Additionally, a determination of the relationship between modulation current and temperature is made (Step 739). Such a relationship is embodied in the following equation.

I mod ( T ) = I mod max [ 1 - TC MAX * I mod_adj * ( T 1 - T ) ] Eqn . 12

Imod max is a baseline modulation current value against which other values are calculated. Typically, Imod max is the modulation current value determined at a high temperature. A method of calculating two such values is previously disclosed at Step 715 and Eqn. 6. TCMAX is the best-case SE temperature coefficient (the TC value derived from the SE v. temperature data model having the shallowest negative slope e.g. −0.3%/° C. with the same example in Step 713 and Eqn. 6). Imod adj is a user specified performance parameter. This value can be varied between 0 and 1 to adjust the modulation current over temperature. Increasing Imod adj decreases modulation currents at low temperatures thereby reducing instantaneous driving current and also having the effect of reducing the ER. Setting Imod adj to zero is a special case that reduces the complexity of the driving circuitry because Imod will be constant over temperature. The temperature values (T) are subtracted from the highest temperature T1 in the operational range (e.g., about 90° C.). Thus, values for Imod (T) are determined for each temperature T in the operational range to obtain a relationship between modulation current and temperature.

Determining Whether the BPL is Satisfactory

Using the information previously obtained, the BPL is tested to determine whether the calculated BPL is satisfactory (Step 741). This is done by checking to see if pre-specified operating parameters are satisfied for each power, modulation current, and SE value over the range of operational temperatures. One particularly useful, but not exclusive, pre-specified operating parameter is the extinction ratio (ER). If the ER specifications are met for each power, modulation current, and SE value over the range of operational temperatures. In one implementation, this can be done using the following equation.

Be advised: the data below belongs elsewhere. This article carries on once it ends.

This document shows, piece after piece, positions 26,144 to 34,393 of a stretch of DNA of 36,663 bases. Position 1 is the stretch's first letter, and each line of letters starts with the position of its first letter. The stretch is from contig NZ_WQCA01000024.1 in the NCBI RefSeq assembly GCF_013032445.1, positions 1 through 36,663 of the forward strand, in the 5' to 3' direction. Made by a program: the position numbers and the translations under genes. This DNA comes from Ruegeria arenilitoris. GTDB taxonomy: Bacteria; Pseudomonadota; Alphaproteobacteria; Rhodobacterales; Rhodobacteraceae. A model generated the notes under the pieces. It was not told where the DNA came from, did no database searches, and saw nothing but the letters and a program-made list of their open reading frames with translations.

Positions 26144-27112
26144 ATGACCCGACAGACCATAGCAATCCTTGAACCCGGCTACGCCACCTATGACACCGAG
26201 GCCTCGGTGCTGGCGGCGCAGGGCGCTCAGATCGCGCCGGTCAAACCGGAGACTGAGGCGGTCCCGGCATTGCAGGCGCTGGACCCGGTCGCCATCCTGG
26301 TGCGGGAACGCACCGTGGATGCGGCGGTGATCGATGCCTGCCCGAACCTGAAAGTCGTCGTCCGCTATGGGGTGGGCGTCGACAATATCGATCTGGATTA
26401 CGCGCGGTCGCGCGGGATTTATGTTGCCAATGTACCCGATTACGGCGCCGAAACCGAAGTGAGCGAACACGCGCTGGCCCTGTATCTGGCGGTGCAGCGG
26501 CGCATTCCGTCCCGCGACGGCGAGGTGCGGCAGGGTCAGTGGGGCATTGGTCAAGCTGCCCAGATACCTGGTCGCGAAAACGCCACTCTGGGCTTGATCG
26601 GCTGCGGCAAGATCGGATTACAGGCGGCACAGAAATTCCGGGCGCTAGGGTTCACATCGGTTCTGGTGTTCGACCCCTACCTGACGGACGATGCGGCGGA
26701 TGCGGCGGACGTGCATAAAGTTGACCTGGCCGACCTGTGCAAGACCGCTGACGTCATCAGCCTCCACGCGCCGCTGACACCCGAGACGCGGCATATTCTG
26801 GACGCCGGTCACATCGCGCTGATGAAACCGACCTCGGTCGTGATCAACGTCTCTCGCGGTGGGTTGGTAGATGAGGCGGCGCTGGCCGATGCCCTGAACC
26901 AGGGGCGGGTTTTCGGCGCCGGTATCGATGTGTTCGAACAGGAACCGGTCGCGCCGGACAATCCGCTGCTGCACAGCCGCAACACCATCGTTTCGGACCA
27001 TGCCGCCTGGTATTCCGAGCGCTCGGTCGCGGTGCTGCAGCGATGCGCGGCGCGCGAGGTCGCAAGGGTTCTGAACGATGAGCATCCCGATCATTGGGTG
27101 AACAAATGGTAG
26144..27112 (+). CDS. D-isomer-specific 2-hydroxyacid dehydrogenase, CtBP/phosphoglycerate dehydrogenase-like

ER ( T ) = 2 P ( T ) + I mod ( T ) · SE ( T ) 2 P ( T ) - I mod ( T ) · SE ( T ) Eqn . 13

The above equation is evaluated to determine if the ER is satisfactory for all four related cases. The Imod (T) values are those calculated hereinabove using Eqn. 12. P(T) values have been previously determined (e.g., at Step 737) to generate two relationships between temperature and power. Additionally, for each of the two power relationships P(T), there are two relationships of slope efficiency with temperature (e.g., L1, L2, L3, L4) as previously determined at Step 733. Thus, for each Imod (T) there are four solutions for ER. Additionally, ER must be solved for every temperature in the range. If all the calculated values for ER meet the desired specification for ER (typically, 9 dB or greater) then the BPL value is satisfactory and no further adjustments or calculations need be made to BPL (Step 707).

However, if any of the calculated ER values are too low, at least some of the user specified performance parameters are adjusted (Step 706). The point of such adjustment is to produce a BPL that is satisfactory. Examples of adjustments to user specified performance parameters that can be made include, but are not limited to, changing the ER at Step 713 (e.g., at Eqn. 5); changing the initial power estimate Pi at Step 713 (e.g., at Eqn. 5), or alternatively using the BPL value just determined as a new value for Pi. By increasing either of those values higher final ER values can be obtained. Other approaches include adjusting the Power Adjustment Coefficient (PAC) at Step 723 (e.g., at Eqn. 9). Also, the Imod-adj (modulation current adjustment coefficient) can be adjusted by the user. Such adjustments are typically, implemented at Step 739 (e.g., at Eqn. 12). Again, by increasing these values, a higher final ER value can be obtained. Additionally, the temperature range can be adjusted to fine-tune the results.